Who can make a positive difference in this time of global climate change, regional strife and unrepressed hatred? All but the most distracted of us certainly wonder whether we will leave the world a little better than before we arrived. Who among us can make that lasting difference, outside of Dr. King, or Gandhi?
Well, there’s Jan Sneegas, who sets up conferences for the Unitarian Universalist Church from her office in Boston. In 2013, the Unitarians’ national assembly was scheduled for Louisville’s Convention Center. Because the Unitarians require that all their meetings are planned in accordance with their environmental values, Sneegas came to Louisville and asked what kind of local food could be served to the 12,000 attendees.
The food at the convention center is the responsibility of a national dining service called Centerplate. Dining services often are hired to provide the food for large institutional settings, including universities, hospitals and entertainment venues. They are all required to buy from certain companies, and buy certain kinds of food for which they contract years in advance. It’s a system that effectively eliminates a local farmer on small or medium-sized farms.
But because Jan Sneegas asked for local food, Centerplate worked hard to get it for her and the other attendees. They had to bend company purchasing rules to buy food for the Unitarians. They had to educate themselves. They asked their food suppliers to find local food. Jan Sneegas was a butterfly flapping her wings to create, if not a hurricane, a long-lasting understanding that local food in Louisville was here to stay. The next year, when 60,000 Future Farmers of America descended upon Louisville, Centerplate was ready with Kentucky-grown green beans and sweet potatoes.
And there is wife and mother Christina Shadle, a Louisville citizen who held a regular office job in downtown Louisville and cared about the things she and her family ate. When she married a local restaurant owner, she asked him why he didn’t serve more local food. Now, the 50-seat Mayan Café buys directly from local farmers in Kentucky and Southern Indiana and serves local food in virtually all its dishes six days a week.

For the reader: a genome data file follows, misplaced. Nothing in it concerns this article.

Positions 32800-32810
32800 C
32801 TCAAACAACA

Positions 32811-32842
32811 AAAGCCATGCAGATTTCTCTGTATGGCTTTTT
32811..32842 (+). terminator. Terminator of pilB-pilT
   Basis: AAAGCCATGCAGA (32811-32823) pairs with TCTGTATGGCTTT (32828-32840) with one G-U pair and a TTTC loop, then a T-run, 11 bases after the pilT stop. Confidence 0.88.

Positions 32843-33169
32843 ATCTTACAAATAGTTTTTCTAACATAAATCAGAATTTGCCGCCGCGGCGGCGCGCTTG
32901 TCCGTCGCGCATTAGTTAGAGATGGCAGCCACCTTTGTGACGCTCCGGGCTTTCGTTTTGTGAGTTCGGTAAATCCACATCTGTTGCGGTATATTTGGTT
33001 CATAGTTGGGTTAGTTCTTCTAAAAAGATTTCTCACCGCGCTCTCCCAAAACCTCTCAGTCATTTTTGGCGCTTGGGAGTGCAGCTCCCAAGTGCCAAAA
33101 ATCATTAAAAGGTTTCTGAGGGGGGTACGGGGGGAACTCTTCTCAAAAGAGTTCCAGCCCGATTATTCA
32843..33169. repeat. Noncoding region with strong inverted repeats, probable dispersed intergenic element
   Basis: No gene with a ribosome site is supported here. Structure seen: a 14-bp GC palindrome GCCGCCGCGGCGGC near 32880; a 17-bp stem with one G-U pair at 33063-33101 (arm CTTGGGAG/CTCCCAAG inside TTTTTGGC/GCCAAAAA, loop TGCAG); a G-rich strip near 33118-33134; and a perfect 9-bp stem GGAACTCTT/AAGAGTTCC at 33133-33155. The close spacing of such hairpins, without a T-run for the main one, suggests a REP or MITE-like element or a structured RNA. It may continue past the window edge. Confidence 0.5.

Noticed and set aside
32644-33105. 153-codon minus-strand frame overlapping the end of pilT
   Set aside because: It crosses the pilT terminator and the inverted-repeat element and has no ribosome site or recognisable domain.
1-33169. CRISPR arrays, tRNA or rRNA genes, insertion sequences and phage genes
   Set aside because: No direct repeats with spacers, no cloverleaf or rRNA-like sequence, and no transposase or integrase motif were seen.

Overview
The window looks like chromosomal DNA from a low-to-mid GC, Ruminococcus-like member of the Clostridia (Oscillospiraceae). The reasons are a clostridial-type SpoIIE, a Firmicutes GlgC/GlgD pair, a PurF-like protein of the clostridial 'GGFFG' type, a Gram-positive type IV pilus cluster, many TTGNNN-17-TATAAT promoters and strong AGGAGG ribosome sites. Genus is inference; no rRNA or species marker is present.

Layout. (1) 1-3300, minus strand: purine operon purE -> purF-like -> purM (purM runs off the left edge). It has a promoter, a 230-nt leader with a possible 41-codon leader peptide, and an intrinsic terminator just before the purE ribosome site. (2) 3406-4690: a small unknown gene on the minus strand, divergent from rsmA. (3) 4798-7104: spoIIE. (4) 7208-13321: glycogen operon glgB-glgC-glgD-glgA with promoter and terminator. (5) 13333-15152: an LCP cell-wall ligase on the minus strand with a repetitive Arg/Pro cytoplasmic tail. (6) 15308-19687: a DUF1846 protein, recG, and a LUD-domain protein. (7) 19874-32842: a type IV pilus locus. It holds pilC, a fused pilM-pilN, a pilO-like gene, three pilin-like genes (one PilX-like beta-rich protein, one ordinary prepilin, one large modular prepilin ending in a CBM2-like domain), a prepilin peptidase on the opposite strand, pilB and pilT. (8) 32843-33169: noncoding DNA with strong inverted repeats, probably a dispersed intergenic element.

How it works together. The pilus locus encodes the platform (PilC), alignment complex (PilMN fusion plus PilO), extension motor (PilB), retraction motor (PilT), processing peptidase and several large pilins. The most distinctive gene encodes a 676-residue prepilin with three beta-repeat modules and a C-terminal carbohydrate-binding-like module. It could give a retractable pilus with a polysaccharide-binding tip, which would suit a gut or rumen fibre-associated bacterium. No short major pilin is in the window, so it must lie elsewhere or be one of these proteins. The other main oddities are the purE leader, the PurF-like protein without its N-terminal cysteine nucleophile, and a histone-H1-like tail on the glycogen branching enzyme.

Neither of these situations is earthshattering. Neither will create the dollars that will support a farmer for a year, much less transform the agricultural in Kentucky.
But the entire local food movement in Kentucky and nationwide has relied on personal volition: you and I wanting to make a change. Spending a little more at the farmers market, opting for the restaurant entrée that is raised locally, using the caterer who specializes in local food, asking the school principal to use local food in the cafeteria.
You and I. We are making a difference. You might choose to meet a friend at the local Chipotle, which buys local when it can, or Panera, which buys cage-free eggs and antibiotic-free meat. You might get together with like-minded parents to talk to your school principal or cafeteria manager (at Atherton High School in Louisville, the effort paid off in a salad bar; we’ll work to include local produce on it this fall).
A vocal group of regular students and adults can express their wishes to university trustees. Last year the University of Kentucky signed a contract with Aramark dining services which requires Aramark to spend $2 million on local food. One administrator at the University of Louisville pushed for a commitment to local food and currently U of L spends 5% of its food budget on food that comes from Kentucky farmers. Berea College buys more mozzarella cheese than any other product in its cafeteria except French fries, and it buys Kentucky cheese. All of these changes are adding up to create change for Kentucky farmers and they all started with the act of a single person.
Nationwide, the decision that each individual makes to feed himself or herself is making itself felt in ways that are beginning to make big differences for livestock, our health, and the environment, including
- McDonald’s will close more restaurants (700) than it opens this year, for the first time since 1970, when the company first revealed store numbers.
- In May, Fortune magazine reported on the “mounting mistrust of Big Food,” quoting the CEO of Campbell’s Soup saying “We understand that increasing numbers of consumers are seeking authentic, genuine food experiences.” “Big Food” sales are dropping precipitously as consumers shop the outside of the grocery store with its fresher, healthier foods.
- Organic food sales more than tripled over the past decade and increased 11% last year alone to $35.9 billion, according to the Organic Trade Association.
- Walmart is asking meat suppliers to raise animals with sufficient space and ability to socialize with other members of their species, keep them free from painful mutilations and spare them mental discomfort or distress.
- Kroger now hangs large photos of local farmers in its produce sections and is renovating produce sections to feature organic produce in the front.
What you value has been persuasive. While “cost” is the most frequent barrier named by schools, institutions and restaurants preventing them from buying local food, obviously “cost” is only a part of the picture.
It turns out that when each of us voices our opinion, spends and invests our values and cooperates on the work we believe in, we can “be the change we want to see in the world.”